As part of sweeping legislation signed into law by President Trump on March 18, 2020, two laws were enacted that provide workers with paid leave for reasons related to the coronavirus (COVID-19) pandemic. One of the new leave provisions, the “Emergency Family and Medical Leave Expansion Act,” allows 12 weeks of partially compensated FMLA leave to care for a child whose school or child care facility has been closed due to COVID-19. The leave applies only to workers who have been employed by their current employer for 30 days.

The other new law providing employee leave, the “Emergency Paid Sick Leave Act,” requires employers to provide 80 hours of paid sick time to employees in specified circumstances, including: 


Coronavirus Bill Requiring Paid Employee Leave Signed Into Law

On March 18, 2020, President Trump signed the Families First Coronavirus Response Act (the Act) into law. The Act requires employers to provide paid leave for some employees related to the coronavirus (COVID-19) pandemic, among other measures. The Act takes effect no later than 15 days after it is signed by the president. 

The Act requires two weeks of paid sick leave for government workers and employees of companies with fewer than 500 employees. Leave must be made available to workers who are symptomatic or are under an order or advice to quarantine or self-isolate, who have to care for a family member under such an order or advice, or who have a child whose school or child care provider or facility has closed or is unavailable due to the coronavirus. 


Business Interruption Policies and Coronavirus

As the coronavirus (COVID-19) outbreak evolves, businesses face growing uncertainty as to how this pandemic will affect their operations long term. This is especially true when you consider that many organizations—including bars, restaurants, entertainment venues, retailers and manufacturers—have had to close their doors or cease operations as a result of COVID-19. Not only has this severely impacted their ability to serve their customers, but, for some, it has also led to indefinite disruptions—disruptions that could impact their bottom line.

As a result of the unprecedented challenges COVID-19 brings, many businesses are turning to insurance, like business interruption insurance, for help.


Protecting Workers From 

As concerns about the COVID-19 continue to rise, many employers are left to wondering what they can do to protect their workforce. This Risk Insights will examine what coronavirus is, how it spreads, and what employers can do to protect their workforce.

According to the World Health Organization (WHO), coronavirus is a family of viruses that cause illnesses ranging from the common cold to more severe diseases. Common signs of infection include headache, fever, cough, sore throat, runny nose and breathing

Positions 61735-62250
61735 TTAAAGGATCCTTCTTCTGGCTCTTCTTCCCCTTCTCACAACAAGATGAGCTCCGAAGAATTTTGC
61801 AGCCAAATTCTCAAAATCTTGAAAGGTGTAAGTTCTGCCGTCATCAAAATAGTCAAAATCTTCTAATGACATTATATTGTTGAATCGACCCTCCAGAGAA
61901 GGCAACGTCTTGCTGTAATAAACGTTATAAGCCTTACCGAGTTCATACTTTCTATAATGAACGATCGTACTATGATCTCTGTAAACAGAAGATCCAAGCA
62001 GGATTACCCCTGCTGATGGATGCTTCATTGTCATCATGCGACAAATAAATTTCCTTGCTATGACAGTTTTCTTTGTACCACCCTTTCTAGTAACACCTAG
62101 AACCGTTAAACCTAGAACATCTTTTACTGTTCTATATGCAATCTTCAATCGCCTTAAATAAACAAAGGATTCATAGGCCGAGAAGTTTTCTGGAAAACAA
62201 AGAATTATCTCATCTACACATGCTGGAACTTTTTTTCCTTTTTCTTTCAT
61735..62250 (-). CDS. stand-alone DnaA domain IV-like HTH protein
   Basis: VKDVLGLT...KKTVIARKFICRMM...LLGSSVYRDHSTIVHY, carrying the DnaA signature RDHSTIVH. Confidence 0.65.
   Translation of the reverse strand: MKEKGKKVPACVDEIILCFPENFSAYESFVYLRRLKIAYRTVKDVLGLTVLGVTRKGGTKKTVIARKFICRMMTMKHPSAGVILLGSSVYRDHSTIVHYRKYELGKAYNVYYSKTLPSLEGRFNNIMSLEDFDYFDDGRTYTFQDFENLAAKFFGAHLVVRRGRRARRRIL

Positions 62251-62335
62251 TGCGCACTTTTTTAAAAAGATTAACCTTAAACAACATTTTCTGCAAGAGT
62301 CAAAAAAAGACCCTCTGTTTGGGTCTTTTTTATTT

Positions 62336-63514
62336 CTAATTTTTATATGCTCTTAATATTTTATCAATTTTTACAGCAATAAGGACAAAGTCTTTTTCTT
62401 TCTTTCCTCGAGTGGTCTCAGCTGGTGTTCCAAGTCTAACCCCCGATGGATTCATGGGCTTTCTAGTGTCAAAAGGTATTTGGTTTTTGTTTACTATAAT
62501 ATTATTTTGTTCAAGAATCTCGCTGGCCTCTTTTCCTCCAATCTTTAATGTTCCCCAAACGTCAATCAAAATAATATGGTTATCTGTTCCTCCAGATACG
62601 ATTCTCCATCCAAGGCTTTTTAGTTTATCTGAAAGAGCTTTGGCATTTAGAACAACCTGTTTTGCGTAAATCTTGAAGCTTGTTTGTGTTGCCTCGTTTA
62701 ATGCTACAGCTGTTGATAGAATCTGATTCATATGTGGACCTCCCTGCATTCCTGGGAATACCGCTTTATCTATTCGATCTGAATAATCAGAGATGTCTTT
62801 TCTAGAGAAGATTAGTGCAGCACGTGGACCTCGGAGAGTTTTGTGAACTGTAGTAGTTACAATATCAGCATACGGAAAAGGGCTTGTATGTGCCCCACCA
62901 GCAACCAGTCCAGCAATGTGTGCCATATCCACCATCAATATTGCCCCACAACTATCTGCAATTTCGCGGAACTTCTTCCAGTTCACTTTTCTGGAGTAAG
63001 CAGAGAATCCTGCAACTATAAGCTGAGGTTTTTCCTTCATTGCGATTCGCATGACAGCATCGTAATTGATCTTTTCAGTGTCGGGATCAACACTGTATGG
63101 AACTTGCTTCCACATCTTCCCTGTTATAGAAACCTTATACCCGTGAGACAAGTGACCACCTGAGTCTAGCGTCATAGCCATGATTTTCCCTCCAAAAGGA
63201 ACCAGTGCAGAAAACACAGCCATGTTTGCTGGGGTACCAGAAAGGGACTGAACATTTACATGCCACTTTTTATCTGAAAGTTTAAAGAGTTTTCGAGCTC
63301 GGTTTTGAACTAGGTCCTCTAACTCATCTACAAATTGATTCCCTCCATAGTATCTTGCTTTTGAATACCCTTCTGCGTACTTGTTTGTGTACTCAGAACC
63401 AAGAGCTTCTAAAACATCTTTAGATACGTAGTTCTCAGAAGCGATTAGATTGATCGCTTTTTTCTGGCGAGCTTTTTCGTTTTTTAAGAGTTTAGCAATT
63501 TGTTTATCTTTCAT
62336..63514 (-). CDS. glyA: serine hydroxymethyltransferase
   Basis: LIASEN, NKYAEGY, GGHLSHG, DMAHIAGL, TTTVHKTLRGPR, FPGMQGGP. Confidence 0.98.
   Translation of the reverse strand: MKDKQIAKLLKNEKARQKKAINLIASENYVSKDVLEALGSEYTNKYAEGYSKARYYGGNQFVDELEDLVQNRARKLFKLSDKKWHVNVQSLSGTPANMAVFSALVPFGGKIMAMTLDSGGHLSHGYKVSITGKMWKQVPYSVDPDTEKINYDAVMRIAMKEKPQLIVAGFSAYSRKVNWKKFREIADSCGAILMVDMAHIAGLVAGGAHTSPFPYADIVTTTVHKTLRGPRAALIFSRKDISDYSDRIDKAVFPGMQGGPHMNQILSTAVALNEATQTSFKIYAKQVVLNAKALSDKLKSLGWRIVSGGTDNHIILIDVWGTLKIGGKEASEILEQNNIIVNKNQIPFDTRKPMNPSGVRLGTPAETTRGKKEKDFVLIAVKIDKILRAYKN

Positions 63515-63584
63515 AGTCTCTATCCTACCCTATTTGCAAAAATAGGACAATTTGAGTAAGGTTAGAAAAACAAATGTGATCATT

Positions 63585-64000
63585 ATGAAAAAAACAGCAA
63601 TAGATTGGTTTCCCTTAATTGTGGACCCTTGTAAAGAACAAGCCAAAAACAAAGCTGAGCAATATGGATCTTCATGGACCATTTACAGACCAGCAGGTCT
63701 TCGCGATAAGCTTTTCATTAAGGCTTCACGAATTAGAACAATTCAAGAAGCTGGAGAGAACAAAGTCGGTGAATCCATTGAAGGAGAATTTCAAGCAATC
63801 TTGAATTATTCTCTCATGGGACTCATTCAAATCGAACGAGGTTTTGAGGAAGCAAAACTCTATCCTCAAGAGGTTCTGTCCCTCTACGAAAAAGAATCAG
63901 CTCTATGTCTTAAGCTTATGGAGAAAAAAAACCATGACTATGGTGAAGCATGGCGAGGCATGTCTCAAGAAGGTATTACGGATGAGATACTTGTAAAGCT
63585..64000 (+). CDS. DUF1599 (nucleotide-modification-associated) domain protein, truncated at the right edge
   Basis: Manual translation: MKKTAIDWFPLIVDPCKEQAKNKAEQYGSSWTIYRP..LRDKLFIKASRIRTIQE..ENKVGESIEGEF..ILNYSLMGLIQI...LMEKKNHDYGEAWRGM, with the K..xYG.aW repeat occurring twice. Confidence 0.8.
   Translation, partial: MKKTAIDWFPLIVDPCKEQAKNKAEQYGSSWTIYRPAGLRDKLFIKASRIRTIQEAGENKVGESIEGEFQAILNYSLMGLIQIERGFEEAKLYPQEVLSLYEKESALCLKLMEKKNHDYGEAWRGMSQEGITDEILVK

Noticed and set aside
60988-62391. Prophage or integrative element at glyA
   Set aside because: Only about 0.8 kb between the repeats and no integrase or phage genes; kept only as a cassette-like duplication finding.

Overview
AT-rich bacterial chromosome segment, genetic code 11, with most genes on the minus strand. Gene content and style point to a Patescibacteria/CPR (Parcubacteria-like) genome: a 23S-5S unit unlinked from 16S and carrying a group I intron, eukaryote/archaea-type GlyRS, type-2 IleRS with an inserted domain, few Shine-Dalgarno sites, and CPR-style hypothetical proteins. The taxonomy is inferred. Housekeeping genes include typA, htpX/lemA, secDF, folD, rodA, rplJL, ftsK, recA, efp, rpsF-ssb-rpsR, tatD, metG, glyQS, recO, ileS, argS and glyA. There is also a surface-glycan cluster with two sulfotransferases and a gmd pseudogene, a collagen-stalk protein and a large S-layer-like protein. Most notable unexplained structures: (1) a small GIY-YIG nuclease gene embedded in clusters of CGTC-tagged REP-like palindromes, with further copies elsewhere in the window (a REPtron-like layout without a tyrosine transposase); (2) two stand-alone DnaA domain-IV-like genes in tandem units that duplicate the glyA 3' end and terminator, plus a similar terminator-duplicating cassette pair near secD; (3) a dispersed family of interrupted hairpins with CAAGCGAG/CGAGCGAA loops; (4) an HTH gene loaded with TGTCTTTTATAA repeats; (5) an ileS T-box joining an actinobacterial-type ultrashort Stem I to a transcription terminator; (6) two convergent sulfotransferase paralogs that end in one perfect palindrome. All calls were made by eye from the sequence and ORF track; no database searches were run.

difficulties. In more severe cases, infection can cause pneumonia, severe acute respiratory syndrome, kidney failure and even death. 



As the number of reported cases of the novel coronavirus (COVID-19)  continues to rise, employers are increasingly confronted with the possibility of an outbreak in the workplace.

Employers are obligated to maintain a safe and healthy work environment for their employees, but are also subject to a number of legal requirements protecting workers. For example, employers must comply with the Occupational Safety and Health Act (OSH Act), Americans with Disabilities Act (ADA) and Family and Medical Leave Act (FMLA) in their approach to dealing with COVID-19. 



Since December 2019, COVID-19, commonly referred to as the Coronavirus has spread to all but a few states. Due to the fast spreading of this virus, the World Health organization (WHO) has categorized COVID-19 as a pandemic. While there have been deaths associated with the virus, the majority of people do recover. This lesson will go over how the virus is spread and how you can minimize your chances of spreading or catching the disease. 

Coronaviruses (CoV) are a large family of viruses. This family of viruses can cause illnesses that  range from the common cold to Middle East Respiratory Syndrome (MERS-CoV) and Severe Acute Respiratory Syndrome (SARS-CoV). 

The strain of coronavirus that is causing the current outbreak is being labeled as COVID-19. 


pandemic safety

A pandemic is a global disease outbreak. There have many pandemics throughout recorded history. While pandemics can disrupt everyday life, there are many steps that the average person can take to minimize the spread and exposure of the disease. This lesson will go over how diseases are spread and how the spreading of disease can be minimized. 

Whether you are working in a warehouse, factory, office or other industry, diseases are commonly spread in your workplace. These diseases can range from very mild such as the cold or flu, to more severe contagions. Spreading of disease can occur in the following ways: